Theodore Pendergrass died Wednesday, Jan. 13, at Bryn Mawr Hospital in Philadelphia due to complications following colon cancer diagnosis last year. The Philadelphia Inquirer called him “a gruff-voiced bedroom balladeer to whom every R&B love man from R. Kelly to Usher owes a seducer’s debt.”
Teddy’s lover’s stripes were earned back in the ’70s when he worked it as lead in Harold Melvin & the Blue Notes. Soul heads know that Teddy’s smooth transition from Harold Melvin to solo sex symbol is largely thanks to Berry Gordy’s Philly rivals, Gamble and Huff. The songwriting and producing duo behind Philadelphia International records crafted and massaged Philadelphia soul music until it made outsiders jealous. They mentored, wrote and produced for The O’Jays, The Jacksons, Patti Labelle, Phyllis Hyman, Harold Melvin and Teddy. Eventually, Teddy and Kenny Gamble became so close, their kids grew up together.
Teddy, whom his friends called “Teddy Bear,” stayed on Philadelphia International from his Harold Melvin days to 1981’s It’s Time For Love.
On Friday (Jan. 22) at a public memorial in Philadelphia, hundreds of fans made their way out to Enon Tabernacle Baptist Church to remember Pendergrass as the soul king who fought the good fight of faith. But to Kenny Gamble’s 31-year-old son, a local Philly hip-hop producer named Isa Salahdeen, Pendergrass was more like “Uncle Teddy.”
In his own words, Salahdeen recalls growing up around the man who changed soul music forever:
I remember growing up and seeing Uncle Teddy. My dad used to always bring me to the studio and talk about how Teddy was one of his best artists. Because he was always was around, I started calling him Uncle Teddy. He was one of [Gamble & Huff’s] main artists, and he definitely laid down a lot of stuff for Philly International.
By the time I was born, he’d had his accident. And it was like slow motion for him because he was rehabilitating himself and just coming back. I remember being around him when he did [the album] Joy. That was like a comeback record for him after being paralyzed— he was still showing people he could put out a hit record.
Right now where I live, he used to live right on the top of the hill in this area called Gladwyne. It’s 15 minutes away from Philly. I remember going to middle school and if I came home and my mom wasn’t there, I would go to Uncle Teddy’s house. I use to go and knock on his door and if he’d be home he’d be like, “Alright, just take it easy. Pull out your [school] books.’ He had an office around City Line Avenue [in Philadelphia] and one day me, my mom, my brother and everyone were all in the office. My mom was like, “Let me talk to your Uncle Teddy for a minute, y’all go out there and sit down.” I was a bad little kid and I started playing with his Xerox machine. And he came and saw me playing with his copy machine, and I was making copies of my hands, my face, and he was like, “Boy don’t you know how much I paid for that Xerox machine?! And you playing around on it?!” He did discipline me, I’m not even gon’ lie. He was real stern, and he was in a wheelchair, and he pulled me over to the side and I thought, Man, he nothing to play with after that day! I think I got on his bad side. But he always loved me. His son, Teddy Jr., was a little older than us, but we all grew up together. We went to the same high school.
As I got older, he became like a mentor to me. When I started making music, I’d give him a CD and be like, “Uncle Teddy can you listen to this and just tell me what you think?” And he would. He became a father figure.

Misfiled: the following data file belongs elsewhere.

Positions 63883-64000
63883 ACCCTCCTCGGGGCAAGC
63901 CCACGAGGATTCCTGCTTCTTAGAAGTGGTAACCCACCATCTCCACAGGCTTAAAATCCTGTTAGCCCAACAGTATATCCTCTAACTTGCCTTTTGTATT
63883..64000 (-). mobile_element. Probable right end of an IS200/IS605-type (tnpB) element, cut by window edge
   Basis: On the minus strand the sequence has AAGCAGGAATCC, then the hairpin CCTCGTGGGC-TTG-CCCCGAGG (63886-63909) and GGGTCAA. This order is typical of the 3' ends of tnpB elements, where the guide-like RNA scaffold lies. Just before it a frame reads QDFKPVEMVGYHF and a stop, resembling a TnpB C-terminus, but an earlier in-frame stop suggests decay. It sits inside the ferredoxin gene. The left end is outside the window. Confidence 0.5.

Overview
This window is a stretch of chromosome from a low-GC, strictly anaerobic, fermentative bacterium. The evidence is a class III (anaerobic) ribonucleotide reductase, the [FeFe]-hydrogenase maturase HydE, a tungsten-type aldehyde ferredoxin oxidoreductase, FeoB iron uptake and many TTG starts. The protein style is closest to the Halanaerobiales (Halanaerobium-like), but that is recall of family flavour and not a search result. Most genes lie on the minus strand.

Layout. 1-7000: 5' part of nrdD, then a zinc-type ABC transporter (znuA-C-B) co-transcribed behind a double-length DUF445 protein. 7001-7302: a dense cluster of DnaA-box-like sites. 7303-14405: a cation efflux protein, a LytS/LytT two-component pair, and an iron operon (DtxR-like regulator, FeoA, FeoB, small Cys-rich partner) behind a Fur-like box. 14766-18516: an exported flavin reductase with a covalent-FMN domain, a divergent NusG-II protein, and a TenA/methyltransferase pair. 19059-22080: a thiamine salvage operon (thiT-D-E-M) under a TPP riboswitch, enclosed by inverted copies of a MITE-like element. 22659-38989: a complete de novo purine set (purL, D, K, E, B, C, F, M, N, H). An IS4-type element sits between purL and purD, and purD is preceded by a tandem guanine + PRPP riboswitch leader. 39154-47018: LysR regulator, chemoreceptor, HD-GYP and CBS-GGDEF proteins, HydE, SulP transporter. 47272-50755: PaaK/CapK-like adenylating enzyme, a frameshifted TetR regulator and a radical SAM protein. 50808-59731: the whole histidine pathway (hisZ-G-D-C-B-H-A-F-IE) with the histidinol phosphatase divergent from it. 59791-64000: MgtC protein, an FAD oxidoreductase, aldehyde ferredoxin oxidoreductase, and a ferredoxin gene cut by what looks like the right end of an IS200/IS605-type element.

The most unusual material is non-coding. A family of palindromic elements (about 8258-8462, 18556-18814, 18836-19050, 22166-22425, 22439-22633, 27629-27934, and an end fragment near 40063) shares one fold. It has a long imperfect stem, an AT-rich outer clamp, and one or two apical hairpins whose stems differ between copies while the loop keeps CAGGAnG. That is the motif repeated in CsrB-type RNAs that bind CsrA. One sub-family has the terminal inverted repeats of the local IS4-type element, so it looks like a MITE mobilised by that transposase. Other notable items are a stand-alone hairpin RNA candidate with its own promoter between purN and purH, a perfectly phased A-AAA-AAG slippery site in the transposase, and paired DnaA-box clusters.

Recently before he died, my dad and I went to go see him in the hospital probably four or five times. Him and my dad talked but Teddy—he really couldn’t talk, he was like…just moving his lips. And he was telling my dad that he wanted to go home, he wanted to get in the studio, he wanted to get back at it and him and my dad were just sitting there. One day my dad kind of took me to the side and said that it doesn’t look like Teddy was gonna be alright. This might have been a month and a half ago. Teddy’s wife had told my father that it wasn’t looking good. And my dad kind of told me to keep my mouth shut about the whole situation. This was before everybody knew something had happened to him. So for like two months, I was basically holding that in without telling anybody about his situation.
Uncle Teddy was in the hospital for a long time. That showed me he was fighting, like he really wanted to be here. He was on life support and he had an aid standing next to him all the time. The first time we went up there to the hospital, he was asleep. And then we went up there again and he was coherent.
A couple of nights before he died I had [drove past] his house and I was just thinking about him. One day I was dropping off my friend Dutch [from Major Figgas] and listening to the radio. I turned to the slower music on 105.3 [in Philly] and I heard, “Teddy Pendergrass just passed away.” I was shocked. It’s like I knew it was going to happen but I didn’t know it would be that day.
I called my parents the next morning. My mom gave me information on his funeral…my dad…I can’t really explain how he took it. With my dad it’s closer for him because Teddy was almost like a brother. They were so close. And anytime you work together with anybody in the studio, you don’t just work with the artist— you get to know their family, their kids…
I know the impact this is going to have on people, not just in America but all over the world. His music has touched so many. A lot of people were made from his music. Stuff like “Turn Off The Lights” and all that…that was love music back in the day.
He was a strong person. He had a great voice. And I want people to just know that he was a loving person, a loving father, a loving friend…a loving everything. —As Told To Linda Hobbs